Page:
Academic stress is commonly experienced by most of the students. However, there is no shortcut to hard work. So, it is important for the students to effectively organise or manage their time and adopt systematic study strategies/ planning from the beginning of the academic year.
 Find your best time, preferably when you feel more energetic, focused and relaxed, to deal with difficult topics.
 Choose a quiet, uncluttered place to study. Keep all the required materials close at hand.
 Start each study session with 10 minutes of review of the most recent material you have read. This reinforces previous learning and boosts your confidence.
 Remember the SQ3R rule for studying— Survey, Question, Read, Recite, and Review (regular revision).
 Make notes to organise your answers better.

 Actively participate in class by asking questions in your mind or to the teacher
 At home, always reserve a block of time to study. Also, vary the subjects you study in each session.
 Eat, exercise, and rest adequately. Try to practice some relaxation exercises.
 Avoid studying when you are tired, bored, or upset.

 Major reasons for forgetting are stress, anxiety, lack of revision and memorising without understanding the subject.
 Summarising what you have learnt in your own words is an effective way to retain the information.
 Explaining a topic to a friend, having a Q & A session among friends and focused group study helps.
 Reading the same topic/ information by different authors in different ways enables better understanding and thus better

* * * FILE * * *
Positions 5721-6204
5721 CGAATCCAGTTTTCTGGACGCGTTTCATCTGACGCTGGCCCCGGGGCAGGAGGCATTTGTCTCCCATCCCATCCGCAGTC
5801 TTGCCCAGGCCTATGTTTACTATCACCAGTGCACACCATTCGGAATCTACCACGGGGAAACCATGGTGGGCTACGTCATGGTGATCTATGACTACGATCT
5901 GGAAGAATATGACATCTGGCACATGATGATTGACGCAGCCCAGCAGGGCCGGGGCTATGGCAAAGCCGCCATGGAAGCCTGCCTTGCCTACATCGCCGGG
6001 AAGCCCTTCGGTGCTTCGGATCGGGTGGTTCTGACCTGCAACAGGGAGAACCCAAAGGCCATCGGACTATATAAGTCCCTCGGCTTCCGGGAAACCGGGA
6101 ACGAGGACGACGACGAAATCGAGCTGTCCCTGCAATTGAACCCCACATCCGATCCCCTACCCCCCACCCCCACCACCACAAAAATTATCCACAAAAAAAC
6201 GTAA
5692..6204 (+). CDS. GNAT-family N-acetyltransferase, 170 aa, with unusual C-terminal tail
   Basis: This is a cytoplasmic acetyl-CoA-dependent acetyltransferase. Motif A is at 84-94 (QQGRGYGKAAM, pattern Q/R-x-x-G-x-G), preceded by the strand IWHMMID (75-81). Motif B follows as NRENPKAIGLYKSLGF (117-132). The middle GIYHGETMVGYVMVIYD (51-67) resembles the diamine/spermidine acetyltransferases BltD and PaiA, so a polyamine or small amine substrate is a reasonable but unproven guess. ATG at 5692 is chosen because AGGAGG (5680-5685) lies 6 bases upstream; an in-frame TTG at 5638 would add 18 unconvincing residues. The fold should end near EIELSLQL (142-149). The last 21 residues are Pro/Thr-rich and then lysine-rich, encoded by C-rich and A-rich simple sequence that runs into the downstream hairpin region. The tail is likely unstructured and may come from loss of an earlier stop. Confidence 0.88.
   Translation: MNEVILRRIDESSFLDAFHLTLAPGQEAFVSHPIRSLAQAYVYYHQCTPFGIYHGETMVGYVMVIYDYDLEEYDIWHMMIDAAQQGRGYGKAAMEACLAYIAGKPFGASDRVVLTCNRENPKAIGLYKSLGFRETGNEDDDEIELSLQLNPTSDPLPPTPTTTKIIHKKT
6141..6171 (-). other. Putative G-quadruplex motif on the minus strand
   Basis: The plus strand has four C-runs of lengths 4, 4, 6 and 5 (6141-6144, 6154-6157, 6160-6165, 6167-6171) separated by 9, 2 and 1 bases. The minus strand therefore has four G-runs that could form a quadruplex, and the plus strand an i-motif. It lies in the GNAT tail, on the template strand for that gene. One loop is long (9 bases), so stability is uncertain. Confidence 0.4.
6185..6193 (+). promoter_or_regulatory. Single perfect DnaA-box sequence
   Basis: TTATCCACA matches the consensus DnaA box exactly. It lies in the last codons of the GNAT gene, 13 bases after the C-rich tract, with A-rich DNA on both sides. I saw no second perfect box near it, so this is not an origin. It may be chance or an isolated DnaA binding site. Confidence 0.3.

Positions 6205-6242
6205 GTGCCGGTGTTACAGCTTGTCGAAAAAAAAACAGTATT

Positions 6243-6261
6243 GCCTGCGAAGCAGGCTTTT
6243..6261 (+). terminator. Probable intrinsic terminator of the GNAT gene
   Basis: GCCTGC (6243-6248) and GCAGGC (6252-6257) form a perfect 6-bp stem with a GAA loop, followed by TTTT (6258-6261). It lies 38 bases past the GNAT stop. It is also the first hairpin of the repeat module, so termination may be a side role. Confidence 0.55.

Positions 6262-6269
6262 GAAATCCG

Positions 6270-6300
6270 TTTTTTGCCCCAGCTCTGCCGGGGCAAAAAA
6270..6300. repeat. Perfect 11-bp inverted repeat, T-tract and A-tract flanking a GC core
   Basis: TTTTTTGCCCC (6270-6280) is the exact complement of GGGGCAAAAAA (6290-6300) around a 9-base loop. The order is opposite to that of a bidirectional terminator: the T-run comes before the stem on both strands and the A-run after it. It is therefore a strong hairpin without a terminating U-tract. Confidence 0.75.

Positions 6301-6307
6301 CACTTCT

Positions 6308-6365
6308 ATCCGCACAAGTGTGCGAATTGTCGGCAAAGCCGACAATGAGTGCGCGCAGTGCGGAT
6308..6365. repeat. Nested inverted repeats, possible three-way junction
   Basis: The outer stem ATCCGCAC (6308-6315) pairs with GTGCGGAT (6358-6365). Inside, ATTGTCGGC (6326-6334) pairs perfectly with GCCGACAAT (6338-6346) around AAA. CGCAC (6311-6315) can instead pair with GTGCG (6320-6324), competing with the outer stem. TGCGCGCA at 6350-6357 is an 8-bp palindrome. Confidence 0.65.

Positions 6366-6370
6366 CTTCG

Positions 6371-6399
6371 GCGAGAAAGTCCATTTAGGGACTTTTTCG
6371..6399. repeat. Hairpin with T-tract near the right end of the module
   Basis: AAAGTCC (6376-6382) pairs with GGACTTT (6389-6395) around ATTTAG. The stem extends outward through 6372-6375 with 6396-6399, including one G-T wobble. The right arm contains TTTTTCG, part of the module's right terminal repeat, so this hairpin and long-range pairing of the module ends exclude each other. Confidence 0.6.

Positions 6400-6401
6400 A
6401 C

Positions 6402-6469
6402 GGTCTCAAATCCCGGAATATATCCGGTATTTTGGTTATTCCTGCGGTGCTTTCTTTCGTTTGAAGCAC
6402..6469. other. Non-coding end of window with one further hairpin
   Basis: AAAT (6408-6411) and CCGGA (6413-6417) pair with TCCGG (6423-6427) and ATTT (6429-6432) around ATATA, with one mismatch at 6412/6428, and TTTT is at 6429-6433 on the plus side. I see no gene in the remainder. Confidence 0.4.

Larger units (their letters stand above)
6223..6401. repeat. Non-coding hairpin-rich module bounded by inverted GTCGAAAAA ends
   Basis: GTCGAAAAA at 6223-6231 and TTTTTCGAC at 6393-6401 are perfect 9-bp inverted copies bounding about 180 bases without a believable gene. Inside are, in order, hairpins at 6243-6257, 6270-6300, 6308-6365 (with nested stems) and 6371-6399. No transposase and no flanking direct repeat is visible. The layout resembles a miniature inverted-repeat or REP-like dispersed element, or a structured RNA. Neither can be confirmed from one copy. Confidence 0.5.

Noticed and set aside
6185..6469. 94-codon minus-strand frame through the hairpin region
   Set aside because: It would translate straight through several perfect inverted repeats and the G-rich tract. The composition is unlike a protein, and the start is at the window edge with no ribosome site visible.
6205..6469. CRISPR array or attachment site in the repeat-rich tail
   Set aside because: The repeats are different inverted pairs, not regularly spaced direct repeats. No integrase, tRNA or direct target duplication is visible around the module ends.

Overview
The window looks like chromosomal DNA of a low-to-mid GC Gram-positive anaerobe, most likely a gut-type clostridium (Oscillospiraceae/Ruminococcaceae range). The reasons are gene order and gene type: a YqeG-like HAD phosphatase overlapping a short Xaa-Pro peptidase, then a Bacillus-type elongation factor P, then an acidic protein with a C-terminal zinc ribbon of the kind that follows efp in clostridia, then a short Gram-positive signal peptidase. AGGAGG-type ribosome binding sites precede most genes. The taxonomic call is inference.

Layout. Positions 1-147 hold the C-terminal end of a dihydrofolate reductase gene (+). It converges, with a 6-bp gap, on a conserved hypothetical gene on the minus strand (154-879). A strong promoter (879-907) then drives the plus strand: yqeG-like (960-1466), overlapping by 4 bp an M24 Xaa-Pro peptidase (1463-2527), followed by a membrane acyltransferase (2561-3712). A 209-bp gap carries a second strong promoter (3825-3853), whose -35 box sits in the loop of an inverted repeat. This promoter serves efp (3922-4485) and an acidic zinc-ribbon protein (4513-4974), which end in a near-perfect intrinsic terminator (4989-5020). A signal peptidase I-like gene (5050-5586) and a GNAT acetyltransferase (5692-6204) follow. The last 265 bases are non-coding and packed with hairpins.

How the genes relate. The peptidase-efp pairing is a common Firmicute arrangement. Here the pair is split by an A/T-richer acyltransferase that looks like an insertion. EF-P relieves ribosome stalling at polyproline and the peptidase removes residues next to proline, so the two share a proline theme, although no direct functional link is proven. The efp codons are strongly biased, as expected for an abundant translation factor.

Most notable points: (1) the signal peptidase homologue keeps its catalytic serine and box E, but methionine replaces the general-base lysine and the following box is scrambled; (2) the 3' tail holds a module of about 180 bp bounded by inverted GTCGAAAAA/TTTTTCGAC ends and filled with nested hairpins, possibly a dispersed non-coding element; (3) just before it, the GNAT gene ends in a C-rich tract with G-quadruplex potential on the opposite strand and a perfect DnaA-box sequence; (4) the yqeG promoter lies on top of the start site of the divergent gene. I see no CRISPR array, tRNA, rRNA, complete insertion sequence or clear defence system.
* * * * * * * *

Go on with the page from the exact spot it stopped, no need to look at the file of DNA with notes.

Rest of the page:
retention of the material.
 Connect the material to earlier known information or to a mental image i.e. pictures or numbers.
 Use mnemonics- techniques such as Acronyms (using first letter of each word to form a word), Acrostics (using first letter of each word to make a sentence). Chunking (dividing items into small chunks or groups) and Rhyming (singing formulas or equations to the tune of your favourite song) are also helpful.

 Start preparation with familiarising yourself with the syllabus and the previous years’ question papers. Make a realistic study time
table based on your level of preparation and stick to it.
 Identify your negative thoughts and try to replace them with positive, more realistic and helpful thoughts.
 Maintain a healthy lifestyle, i.e., healthy food, adequate sleep, and regular exercise.
 Do relaxation exercises to keep the tension level low.
 Focus on the exam rather than the results and engage in positive self talk. Also, take up practice tests by timing yourself for
previous year’s question papers. This helps to allocate time wisely to different types of questions.

 While writing the exam, take some deep  breaths and give some positive suggestions to yourself. If you don’t know the answer to a question, don’t panic and don’t think you will fail. Go to the next question and come back to the unanswered question later.
 Avoid discussing the paper with your friends after the exam if it increases your anxiety or makes you nervous. Try to focus on the next paper, even if you have not written the previous exam well.
 Remember… Exams and results are important but your result is not your identity.

Set a specific long-range goal, break it into smaller steps and praise yourself for having achieved each step. Make yourself accountable by having a friend/parent to monitor your progress.

Bring your ‘motivated’ image to mind as you take up challenging activities. Believe in yourself. Think positive. This will help you feel great when the task is done.

Learn how to develop positive attitude towards frustration and failure. Remember that satisfaction comes as much from pursuing goals as from achieving them.

Taking action generates the drive for further action; once you start the work you will probably realise that it is not as hard as you had imagined. The work does not have to be perfect every time. When you really hate it, try to make it as enjoyable as possible!


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